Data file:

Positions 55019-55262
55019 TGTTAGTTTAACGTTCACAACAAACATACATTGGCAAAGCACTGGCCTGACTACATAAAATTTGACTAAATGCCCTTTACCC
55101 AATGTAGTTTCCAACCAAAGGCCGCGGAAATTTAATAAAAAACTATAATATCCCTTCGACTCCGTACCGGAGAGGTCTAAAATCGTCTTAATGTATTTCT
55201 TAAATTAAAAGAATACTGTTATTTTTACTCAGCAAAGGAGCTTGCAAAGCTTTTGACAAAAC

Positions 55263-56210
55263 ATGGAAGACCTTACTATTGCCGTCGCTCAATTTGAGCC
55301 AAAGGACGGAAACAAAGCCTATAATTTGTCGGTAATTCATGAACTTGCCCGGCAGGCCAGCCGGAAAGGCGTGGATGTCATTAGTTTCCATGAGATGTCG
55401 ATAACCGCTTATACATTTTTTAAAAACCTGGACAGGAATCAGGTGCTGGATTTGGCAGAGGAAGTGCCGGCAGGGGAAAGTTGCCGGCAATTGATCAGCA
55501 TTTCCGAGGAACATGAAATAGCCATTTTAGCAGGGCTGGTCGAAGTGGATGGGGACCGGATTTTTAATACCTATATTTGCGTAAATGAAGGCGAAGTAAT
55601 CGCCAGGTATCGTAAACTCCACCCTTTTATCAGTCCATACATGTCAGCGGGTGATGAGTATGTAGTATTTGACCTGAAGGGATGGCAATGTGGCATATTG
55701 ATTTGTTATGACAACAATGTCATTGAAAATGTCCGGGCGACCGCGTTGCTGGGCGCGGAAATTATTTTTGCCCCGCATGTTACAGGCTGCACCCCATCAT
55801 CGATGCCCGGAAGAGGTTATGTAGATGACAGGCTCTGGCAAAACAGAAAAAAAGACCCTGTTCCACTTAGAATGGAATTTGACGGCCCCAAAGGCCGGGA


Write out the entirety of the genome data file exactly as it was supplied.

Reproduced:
Positions 55019-55262
55019 TGTTAGTTTAACGTTCACAACAAACATACATTGGCAAAGCACTGGCCTGACTACATAAAATTTGACTAAATGCCCTTTACCC
55101 AATGTAGTTTCCAACCAAAGGCCGCGGAAATTTAATAAAAAACTATAATATCCCTTCGACTCCGTACCGGAGAGGTCTAAAATCGTCTTAATGTATTTCT
55201 TAAATTAAAAGAATACTGTTATTTTTACTCAGCAAAGGAGCTTGCAAAGCTTTTGACAAAAC

Positions 55263-56210
55263 ATGGAAGACCTTACTATTGCCGTCGCTCAATTTGAGCC
55301 AAAGGACGGAAACAAAGCCTATAATTTGTCGGTAATTCATGAACTTGCCCGGCAGGCCAGCCGGAAAGGCGTGGATGTCATTAGTTTCCATGAGATGTCG
55401 ATAACCGCTTATACATTTTTTAAAAACCTGGACAGGAATCAGGTGCTGGATTTGGCAGAGGAAGTGCCGGCAGGGGAAAGTTGCCGGCAATTGATCAGCA
55501 TTTCCGAGGAACATGAAATAGCCATTTTAGCAGGGCTGGTCGAAGTGGATGGGGACCGGATTTTTAATACCTATATTTGCGTAAATGAAGGCGAAGTAAT
55601 CGCCAGGTATCGTAAACTCCACCCTTTTATCAGTCCATACATGTCAGCGGGTGATGAGTATGTAGTATTTGACCTGAAGGGATGGCAATGTGGCATATTG
55701 ATTTGTTATGACAACAATGTCATTGAAAATGTCCGGGCGACCGCGTTGCTGGGCGCGGAAATTATTTTTGCCCCGCATGTTACAGGCTGCACCCCATCAT
55801 CGATGCCCGGAAGAGGTTATGTAGATGACAGGCTCTGGCAAAACAGAAAAAAAGACCCTGTTCCACTTAGAATGGAATTTGACGGCCCCAAAGGCCGGGA